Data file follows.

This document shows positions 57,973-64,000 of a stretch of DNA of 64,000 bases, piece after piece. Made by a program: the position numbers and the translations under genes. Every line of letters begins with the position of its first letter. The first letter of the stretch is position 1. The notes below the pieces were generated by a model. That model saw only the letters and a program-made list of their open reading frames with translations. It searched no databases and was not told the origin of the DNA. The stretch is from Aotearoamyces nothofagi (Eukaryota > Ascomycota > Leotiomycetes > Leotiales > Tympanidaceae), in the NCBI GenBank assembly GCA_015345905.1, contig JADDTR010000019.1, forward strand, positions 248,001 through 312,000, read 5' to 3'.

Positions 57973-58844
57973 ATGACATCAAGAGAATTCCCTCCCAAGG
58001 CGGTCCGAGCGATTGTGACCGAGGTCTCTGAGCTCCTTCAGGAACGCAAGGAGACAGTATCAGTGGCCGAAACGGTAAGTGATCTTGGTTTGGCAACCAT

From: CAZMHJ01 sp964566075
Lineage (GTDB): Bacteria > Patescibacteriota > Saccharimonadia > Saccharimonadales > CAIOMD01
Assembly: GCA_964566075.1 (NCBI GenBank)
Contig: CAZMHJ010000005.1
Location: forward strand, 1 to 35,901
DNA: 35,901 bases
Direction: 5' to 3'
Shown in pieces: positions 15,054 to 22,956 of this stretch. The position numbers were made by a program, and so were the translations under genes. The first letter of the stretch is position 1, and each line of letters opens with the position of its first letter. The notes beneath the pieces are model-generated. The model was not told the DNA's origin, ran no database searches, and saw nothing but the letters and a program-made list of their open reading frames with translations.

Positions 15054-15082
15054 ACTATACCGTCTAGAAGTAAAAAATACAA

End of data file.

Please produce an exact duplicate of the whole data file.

This document shows positions 57,973-64,000 of a stretch of DNA of 64,000 bases, piece after piece. Made by a program: the position numbers and the translations under genes. Every line of letters begins with the position of its first letter. The first letter of the stretch is position 1. The notes below the pieces were generated by a model. That model saw only the letters and a program-made list of their open reading frames with translations. It searched no databases and was not told the origin of the DNA. The stretch is from Aotearoamyces nothofagi (Eukaryota > Ascomycota > Leotiomycetes > Leotiales > Tympanidaceae), in the NCBI GenBank assembly GCA_015345905.1, contig JADDTR010000019.1, forward strand, positions 248,001 through 312,000, read 5' to 3'.

Positions 57973-58844
57973 ATGACATCAAGAGAATTCCCTCCCAAGG
58001 CGGTCCGAGCGATTGTGACCGAGGTCTCTGAGCTCCTTCAGGAACGCAAGGAGACAGTATCAGTGGCCGAAACGGTAAGTGATCTTGGTTTGGCAACCAT

From: CAZMHJ01 sp964566075
Lineage (GTDB): Bacteria > Patescibacteriota > Saccharimonadia > Saccharimonadales > CAIOMD01
Assembly: GCA_964566075.1 (NCBI GenBank)
Contig: CAZMHJ010000005.1
Location: forward strand, 1 to 35,901
DNA: 35,901 bases
Direction: 5' to 3'
Shown in pieces: positions 15,054 to 22,956 of this stretch. The position numbers were made by a program, and so were the translations under genes. The first letter of the stretch is position 1, and each line of letters opens with the position of its first letter. The notes beneath the pieces are model-generated. The model was not told the DNA's origin, ran no database searches, and saw nothing but the letters and a program-made list of their open reading frames with translations.

Positions 15054-15082
15054 ACTATACCGTCTAGAAGTAAAAAATACAA